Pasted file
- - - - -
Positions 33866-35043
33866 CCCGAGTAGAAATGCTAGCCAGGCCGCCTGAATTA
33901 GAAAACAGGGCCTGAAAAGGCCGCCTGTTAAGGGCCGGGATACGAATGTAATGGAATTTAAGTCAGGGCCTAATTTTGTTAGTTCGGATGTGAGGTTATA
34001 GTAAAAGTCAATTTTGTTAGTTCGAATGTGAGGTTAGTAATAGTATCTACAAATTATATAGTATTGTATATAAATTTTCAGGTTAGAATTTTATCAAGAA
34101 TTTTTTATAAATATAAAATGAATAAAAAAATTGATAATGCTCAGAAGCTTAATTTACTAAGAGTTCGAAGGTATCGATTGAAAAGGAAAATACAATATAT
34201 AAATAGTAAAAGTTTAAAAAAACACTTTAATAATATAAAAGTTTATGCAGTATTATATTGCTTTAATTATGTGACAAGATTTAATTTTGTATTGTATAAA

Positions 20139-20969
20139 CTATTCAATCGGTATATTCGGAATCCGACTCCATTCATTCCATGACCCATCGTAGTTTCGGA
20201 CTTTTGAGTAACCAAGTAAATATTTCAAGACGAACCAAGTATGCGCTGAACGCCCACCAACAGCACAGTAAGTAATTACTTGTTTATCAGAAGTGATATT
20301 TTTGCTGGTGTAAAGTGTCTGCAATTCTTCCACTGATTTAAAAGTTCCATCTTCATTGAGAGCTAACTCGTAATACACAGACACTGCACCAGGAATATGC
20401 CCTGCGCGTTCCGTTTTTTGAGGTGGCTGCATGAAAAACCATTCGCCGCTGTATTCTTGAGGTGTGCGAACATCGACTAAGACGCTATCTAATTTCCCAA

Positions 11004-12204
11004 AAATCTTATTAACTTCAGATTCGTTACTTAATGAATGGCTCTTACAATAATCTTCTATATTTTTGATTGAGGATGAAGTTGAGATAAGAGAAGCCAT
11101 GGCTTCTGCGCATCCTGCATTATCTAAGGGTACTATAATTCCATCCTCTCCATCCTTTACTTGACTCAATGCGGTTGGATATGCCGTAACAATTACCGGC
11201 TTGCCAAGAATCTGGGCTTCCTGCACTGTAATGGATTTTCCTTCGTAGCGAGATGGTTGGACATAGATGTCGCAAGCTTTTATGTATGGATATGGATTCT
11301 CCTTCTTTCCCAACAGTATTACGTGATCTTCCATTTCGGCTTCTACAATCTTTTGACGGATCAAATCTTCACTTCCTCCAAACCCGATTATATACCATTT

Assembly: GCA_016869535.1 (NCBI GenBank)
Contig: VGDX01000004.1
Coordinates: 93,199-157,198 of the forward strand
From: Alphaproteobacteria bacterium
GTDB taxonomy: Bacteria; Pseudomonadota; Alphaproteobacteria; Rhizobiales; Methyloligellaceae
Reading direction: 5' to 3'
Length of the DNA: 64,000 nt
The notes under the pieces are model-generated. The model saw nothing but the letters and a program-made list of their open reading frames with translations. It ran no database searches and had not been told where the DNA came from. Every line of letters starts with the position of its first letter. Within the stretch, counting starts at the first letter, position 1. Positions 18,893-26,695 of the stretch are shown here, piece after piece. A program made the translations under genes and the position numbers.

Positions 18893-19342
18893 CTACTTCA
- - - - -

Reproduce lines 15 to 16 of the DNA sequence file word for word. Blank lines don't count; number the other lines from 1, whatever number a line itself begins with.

11201 TTGCCAAGAATCTGGGCTTCCTGCACTGTAATGGATTTTCCTTCGTAGCGAGATGGTTGGACATAGATGTCGCAAGCTTTTATGTATGGATATGGATTCT
11301 CCTTCTTTCCCAACAGTATTACGTGATCTTCCATTTCGGCTTCTACAATCTTTTGACGGATCAAATCTTCACTTCCTCCAAACCCGATTATATACCATTT